Angry child protection workers in Ballina and Lismore have called on premier Mike Baird to properly resource the sector following a report that workers were seeing only one in four children at risk of serious harm.
The workers were also angry that the government blamed female workers taking maternity leave for the staffing shortage crippling the sector.
The Public Service Association union, which represents the workers, called a snap strike last week, with workers walking off the job for an hour to highlight their anger at the government.
PSA assistant general secretary Steve Turner said nearly 55,000 children reported as being at risk of ‘significant’ harm failed to receive a face-to-face response from caseworkers.
Mr Turner said the government’s own Caseworker Dashboard figures showed the number of children being reported at risk has risen by 21 per cent in the past two years.
‘The state’s child protection services are chronically under resourced and rather than moving decisively to fix the situation, the government – which has a statutory responsibility to protect the state’s vulnerable children – have stooped to blaming female workers who wish to spend time with their new families,’ Mr Turner said.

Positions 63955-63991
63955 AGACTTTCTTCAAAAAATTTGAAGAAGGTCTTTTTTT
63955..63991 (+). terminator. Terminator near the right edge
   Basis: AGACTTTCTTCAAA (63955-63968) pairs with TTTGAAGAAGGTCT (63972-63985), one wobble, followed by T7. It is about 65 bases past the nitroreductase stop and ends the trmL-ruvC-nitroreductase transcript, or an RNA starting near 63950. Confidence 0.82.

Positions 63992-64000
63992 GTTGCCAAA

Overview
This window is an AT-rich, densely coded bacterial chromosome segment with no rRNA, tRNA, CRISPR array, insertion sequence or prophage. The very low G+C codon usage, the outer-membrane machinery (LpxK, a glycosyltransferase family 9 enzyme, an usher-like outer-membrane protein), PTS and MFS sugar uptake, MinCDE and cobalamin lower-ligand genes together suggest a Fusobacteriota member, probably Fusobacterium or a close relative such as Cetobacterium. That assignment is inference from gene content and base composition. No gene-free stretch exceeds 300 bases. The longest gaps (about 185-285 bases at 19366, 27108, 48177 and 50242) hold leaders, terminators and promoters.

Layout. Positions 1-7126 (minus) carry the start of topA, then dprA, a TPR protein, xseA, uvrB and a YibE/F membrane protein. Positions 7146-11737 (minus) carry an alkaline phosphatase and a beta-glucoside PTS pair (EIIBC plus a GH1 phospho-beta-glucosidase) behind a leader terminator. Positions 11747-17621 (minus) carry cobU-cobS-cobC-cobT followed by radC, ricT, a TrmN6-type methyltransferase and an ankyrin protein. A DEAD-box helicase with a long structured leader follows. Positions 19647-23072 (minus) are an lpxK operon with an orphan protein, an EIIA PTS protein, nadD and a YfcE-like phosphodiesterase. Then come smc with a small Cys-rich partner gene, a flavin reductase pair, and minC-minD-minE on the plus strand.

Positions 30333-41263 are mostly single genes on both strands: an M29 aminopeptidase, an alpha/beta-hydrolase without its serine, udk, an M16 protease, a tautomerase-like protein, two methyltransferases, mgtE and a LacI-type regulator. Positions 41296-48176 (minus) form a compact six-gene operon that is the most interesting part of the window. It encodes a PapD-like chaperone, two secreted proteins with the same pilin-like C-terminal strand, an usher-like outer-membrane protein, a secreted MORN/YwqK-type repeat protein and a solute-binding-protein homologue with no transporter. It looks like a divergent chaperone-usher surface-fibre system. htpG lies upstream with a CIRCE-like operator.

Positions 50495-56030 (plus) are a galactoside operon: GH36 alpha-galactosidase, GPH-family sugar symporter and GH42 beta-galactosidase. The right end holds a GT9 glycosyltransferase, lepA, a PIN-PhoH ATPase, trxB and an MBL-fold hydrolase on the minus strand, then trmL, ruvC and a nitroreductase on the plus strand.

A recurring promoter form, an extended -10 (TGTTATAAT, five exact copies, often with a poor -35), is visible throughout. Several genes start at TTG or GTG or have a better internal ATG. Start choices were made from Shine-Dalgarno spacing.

‘The fact is that privatisation of these services is seeing a growing number of at-risk children miss being seen by a protection caseworker.
‘Tragically, we know that no contact can have tragic consequences that should be avoidable.
‘The fact is despite the best efforts of overwhelmed staff, inadequate resources and understaffing is preventing the undertaking of essential face-to-face work with vulnerable children and their families.
‘The PSA calls upon premier Baird to immediately address the real issues to prevent the tragedy of any child falling through what are increasingly wide cracks.’
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